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Nidaros Cathedral

The Nidaros Cathedral is located in Trondheim, Norway. It is said to be founded on the burial site of king Olav Haraldsson, who was killed at the Battle of Stiklestad in 1030. One year and five days after his death, King Olav was declared a saint. Pilgrims started flocking to Nidaros after this.

The West Front of the Nidaros Cathedral.

Work on the Cathedral started in 1070, and was finished sometime around year 1300. It was, and still is, the greatest church of Norway.

The cathedral was badly damaged by fire in 1327 and 1531, and burned down except for the stone walls in 1708. It was struck by lightning in 1719, and was again ravaged by fire.

Major rebuilding of the cathedral started in 1869 and was officially finished in 2001. Restoration of the cathedral is an ongoing process.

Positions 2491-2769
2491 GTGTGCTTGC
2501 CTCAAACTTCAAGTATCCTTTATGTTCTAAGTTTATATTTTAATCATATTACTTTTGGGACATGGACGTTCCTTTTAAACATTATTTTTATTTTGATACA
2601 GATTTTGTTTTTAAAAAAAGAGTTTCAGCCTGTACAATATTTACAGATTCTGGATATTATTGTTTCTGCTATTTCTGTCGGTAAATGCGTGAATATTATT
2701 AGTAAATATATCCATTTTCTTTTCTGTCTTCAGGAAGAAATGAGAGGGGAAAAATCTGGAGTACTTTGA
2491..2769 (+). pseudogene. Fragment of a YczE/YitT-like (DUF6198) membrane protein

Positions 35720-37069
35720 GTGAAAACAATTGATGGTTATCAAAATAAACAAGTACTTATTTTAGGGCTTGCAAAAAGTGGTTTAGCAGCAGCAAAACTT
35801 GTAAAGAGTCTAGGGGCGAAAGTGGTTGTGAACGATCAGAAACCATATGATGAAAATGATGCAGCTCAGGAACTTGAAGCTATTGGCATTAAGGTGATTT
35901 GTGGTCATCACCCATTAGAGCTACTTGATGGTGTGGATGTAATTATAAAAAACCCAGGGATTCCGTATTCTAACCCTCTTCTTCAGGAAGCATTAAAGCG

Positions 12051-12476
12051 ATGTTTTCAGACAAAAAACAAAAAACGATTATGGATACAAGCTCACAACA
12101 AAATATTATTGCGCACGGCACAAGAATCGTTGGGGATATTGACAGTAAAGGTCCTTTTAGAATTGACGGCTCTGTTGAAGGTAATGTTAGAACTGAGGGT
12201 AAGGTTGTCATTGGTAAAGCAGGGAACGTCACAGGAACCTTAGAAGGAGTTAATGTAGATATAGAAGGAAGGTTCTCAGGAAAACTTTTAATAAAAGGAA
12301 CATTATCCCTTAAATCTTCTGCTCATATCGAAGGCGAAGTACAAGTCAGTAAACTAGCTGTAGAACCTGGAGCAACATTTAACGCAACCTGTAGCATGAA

Two large organss are installed in the Cathedral. The main organ was built by the Steinmeyer firm in 1930, and was erected in the north transept. It then had 125 stops. In 1962, the organ was heavily rebuilt and moved to the west nave. Many stops were removed; some of them were used to build a new choir organ.

In 1993-1994, the old Baroque organ built by Johann Joachim Wagner in 1738-1740 was carefully restored by Jürgen Ahrend. It has got 30 stops, and is located at a gallery in the north transept.